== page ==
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a new dimension

From Habitat magazine - issue 12

Dave Fowell’s intricately wrought timber sculptures are given added dimension with often vibrant colour.

Piano men sculpture
Piano Men in Resene Black and Resene White.

Dave Fowell is a pragmatic sort of an artist. About three years ago he began creating wooden rather than stone sculptures, partly because he could work on them indoors during the winter.

Now he’s painting his wooden sculptures, partly to stop them looking weathered as they age. But painting the large, intricately-built works has also brought a huge creative bonus, by emphasising their form and creating more impact. It also brings together Dave’s love of sculpture and painting, marking yet another development in his exploration of artistic expression.

The former chef/owner of Eggsentric Café in Flaxmill Bay, near Cooks Beach on the Coromandel Peninsula, has always had an interest in the arts. His South Auckland dairy farm parents had “art on the walls, books on the shelves and played a bit of music”.

But his own art career didn’t start until 12 years ago when he took a painting class with Tairua artist Paula McNeill. After painting and exhibiting, he then met a Swiss collage artist and moved into collage for a while, before returning to oil painting.

Dave Fowell
Sculptor Dave Fowell with Pieta (mother and child) in Resene Supernova, and a mix of Resene Supernova/Resene Sassy and mix of Resene Dingley/Resene Regent Grey.

His interest in sculpting was sparked by the first Eggsentric Sculpture Symposium eight years ago. He and his wife Denise organised the symposium to boost public awareness of sculpture and support the artists. They also saw it as a way of creating an artistic environment for their café.

During the first symposium he picked up some tools and had a go himself. Since then he’s completed a number of stone sculptures, creating a variety of forms, from the symmetrical to the more figurative.

He started working with wood after being inspired by some sculptures in Sydney. “I brought the idea back and started doing my own thing with it.”

Timber sculpture
Chair sculpture
Tall sculptures: Family Show in Resene Tax Break, Resene Dingley, mix of Resene Sassy/Resene Supernova and mix of Resene Sassy/Resene Regent Grey. Chair: Chair Leader in Resene White, Resene Dynamite, Resene Supernova and Resene Tax Break.

Each sculpture is built from small pieces of wood stacked on top of each other. It’s a process of cutting, sanding, gluing, nailing and painting. Dave uses pine for the painted works and untreated macrocarpa for the natural ones.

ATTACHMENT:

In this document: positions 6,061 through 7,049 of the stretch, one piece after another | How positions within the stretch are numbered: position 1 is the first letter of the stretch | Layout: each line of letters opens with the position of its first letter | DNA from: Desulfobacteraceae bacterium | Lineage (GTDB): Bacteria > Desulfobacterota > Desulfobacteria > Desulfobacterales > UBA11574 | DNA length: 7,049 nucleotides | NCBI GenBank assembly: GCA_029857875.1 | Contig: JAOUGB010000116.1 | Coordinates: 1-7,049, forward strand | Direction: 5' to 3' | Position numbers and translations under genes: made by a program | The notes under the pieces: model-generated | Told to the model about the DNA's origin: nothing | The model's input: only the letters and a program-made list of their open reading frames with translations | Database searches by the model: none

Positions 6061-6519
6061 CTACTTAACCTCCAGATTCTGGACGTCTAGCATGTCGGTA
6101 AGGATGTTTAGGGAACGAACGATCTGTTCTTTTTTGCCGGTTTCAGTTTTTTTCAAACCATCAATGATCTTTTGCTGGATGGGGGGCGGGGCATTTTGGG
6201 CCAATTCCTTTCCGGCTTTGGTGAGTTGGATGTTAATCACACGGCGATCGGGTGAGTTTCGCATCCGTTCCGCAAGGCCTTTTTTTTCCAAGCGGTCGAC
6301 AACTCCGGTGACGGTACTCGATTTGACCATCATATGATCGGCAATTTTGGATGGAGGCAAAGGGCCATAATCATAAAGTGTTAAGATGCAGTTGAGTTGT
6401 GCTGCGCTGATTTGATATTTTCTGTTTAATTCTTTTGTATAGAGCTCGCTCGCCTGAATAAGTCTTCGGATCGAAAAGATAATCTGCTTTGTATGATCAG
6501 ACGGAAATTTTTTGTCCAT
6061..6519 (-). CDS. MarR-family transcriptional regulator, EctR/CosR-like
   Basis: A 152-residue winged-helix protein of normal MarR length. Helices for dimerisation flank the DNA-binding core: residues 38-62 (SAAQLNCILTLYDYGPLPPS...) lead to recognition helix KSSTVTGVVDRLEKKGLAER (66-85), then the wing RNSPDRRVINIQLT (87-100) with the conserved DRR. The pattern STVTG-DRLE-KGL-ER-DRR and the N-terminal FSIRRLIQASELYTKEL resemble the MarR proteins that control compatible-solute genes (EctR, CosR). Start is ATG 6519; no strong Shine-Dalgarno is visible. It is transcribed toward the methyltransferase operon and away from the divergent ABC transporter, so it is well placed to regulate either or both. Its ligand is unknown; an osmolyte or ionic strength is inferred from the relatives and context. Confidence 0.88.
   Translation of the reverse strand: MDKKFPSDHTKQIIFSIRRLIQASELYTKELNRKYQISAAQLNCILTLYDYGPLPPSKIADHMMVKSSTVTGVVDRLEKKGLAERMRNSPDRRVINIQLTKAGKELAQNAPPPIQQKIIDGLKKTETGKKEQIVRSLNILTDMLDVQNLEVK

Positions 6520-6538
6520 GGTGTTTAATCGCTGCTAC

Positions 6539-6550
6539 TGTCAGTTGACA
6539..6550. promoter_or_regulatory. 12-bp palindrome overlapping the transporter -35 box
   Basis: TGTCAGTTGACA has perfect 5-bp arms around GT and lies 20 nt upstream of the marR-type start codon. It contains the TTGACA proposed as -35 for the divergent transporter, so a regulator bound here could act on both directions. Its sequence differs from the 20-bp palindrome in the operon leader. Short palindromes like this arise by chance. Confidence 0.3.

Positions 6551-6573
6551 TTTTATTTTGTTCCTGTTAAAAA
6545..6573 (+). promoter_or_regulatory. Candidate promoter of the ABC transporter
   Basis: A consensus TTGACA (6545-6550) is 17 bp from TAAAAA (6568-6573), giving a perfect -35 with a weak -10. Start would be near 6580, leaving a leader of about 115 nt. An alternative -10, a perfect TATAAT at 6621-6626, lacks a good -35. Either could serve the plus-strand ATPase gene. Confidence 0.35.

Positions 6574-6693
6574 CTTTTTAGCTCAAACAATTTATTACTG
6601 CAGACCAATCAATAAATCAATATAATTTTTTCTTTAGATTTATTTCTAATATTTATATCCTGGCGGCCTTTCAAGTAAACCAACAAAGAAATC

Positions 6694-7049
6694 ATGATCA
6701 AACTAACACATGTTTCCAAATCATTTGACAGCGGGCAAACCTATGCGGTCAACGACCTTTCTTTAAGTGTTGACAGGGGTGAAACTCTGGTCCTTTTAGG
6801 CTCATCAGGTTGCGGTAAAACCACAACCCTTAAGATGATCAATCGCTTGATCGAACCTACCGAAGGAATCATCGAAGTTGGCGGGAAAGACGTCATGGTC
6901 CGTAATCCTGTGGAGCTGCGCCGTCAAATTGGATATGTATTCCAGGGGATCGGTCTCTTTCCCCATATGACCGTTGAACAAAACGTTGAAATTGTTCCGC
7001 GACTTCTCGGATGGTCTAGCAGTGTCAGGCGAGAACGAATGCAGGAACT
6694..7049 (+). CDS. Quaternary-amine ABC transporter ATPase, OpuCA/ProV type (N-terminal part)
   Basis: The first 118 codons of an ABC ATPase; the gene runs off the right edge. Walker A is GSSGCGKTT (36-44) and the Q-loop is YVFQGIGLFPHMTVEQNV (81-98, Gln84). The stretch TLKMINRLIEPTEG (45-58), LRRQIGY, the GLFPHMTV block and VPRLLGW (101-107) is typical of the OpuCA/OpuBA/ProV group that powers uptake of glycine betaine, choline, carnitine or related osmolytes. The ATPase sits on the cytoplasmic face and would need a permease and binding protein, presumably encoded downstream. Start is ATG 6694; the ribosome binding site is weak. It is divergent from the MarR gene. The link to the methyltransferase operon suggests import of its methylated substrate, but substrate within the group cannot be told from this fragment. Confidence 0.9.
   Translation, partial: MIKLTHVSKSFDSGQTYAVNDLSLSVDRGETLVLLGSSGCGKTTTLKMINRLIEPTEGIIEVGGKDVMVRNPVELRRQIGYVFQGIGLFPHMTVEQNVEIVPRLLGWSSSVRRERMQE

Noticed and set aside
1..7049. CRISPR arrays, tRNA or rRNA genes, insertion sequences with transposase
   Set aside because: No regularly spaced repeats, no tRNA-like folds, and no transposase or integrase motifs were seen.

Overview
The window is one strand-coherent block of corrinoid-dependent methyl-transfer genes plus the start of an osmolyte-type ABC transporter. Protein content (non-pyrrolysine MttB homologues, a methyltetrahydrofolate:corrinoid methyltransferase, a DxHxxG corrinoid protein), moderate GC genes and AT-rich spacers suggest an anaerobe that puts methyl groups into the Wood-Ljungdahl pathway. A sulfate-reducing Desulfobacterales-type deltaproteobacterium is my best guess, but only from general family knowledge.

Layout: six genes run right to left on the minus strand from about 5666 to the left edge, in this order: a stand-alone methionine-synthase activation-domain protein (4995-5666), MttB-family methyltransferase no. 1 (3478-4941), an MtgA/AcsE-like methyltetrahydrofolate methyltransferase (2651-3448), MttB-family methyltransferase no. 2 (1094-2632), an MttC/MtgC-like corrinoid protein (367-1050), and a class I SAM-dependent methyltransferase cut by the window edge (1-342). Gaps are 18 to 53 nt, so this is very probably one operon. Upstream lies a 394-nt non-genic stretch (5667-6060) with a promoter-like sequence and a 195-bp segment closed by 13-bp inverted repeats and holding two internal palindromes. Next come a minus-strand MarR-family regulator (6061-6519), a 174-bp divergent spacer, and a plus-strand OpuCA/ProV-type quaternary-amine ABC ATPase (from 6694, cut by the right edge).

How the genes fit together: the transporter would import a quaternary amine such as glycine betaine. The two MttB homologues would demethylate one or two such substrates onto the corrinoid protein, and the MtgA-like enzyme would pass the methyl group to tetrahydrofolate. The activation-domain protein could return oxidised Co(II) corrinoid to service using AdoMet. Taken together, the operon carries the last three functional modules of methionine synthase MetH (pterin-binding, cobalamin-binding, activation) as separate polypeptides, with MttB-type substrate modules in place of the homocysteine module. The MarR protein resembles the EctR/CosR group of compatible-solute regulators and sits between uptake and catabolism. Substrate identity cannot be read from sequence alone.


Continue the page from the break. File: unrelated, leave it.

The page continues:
The work that goes into his sculptures is obvious and he says people enjoy being able to see the time and effort that he’s put in. His pieces range from the quirky – huge, stylised deck chairs and Alice-in-Wonderland like keyboards – to organic cones and sensitive human forms.

Painting the sculptures was initially a practical move, he says. “I didn’t have room to store the raw wood inside and they weathered outside. I like that but some people like something they buy to look new.

“Also it’s a whole new dimension. Colour is so wonderful as well, so exciting.”

Dave had been using Resene for his canvas paintings for about 10 years, so they were a natural choice for his sculptures.

“I went into the Resene shop in Thames and went ‘wow, buy, buy, buy!’ I got 11 colours. I do a little mixing but it’s amazing how well they work as they are. I haven’t gone for colours that are too muted or pale. I’m more out there in my colours, in my painting as well.”

Recent works displayed in the garden at Eggsentric, which is now run by his son and partner, bring the space alive. “They’re a splash of colour, like annual flowers. They pick up the colours in the garden,” Dave says.

Since retiring from Eggsentric about a year ago, he’s been able to devote more time to art but still enjoys cooking. “I’ve tried to work my life so that art runs parallel with my life. You can’t start being creative at 6am and finish at 8pm. I find lots of ideas come when I’m cooking.”

Dave also helps organise the Mercury Bay Art Escape, an annual open-studio event held over two weekends in February and March.

Words and pictures: Shenagh Gleeson

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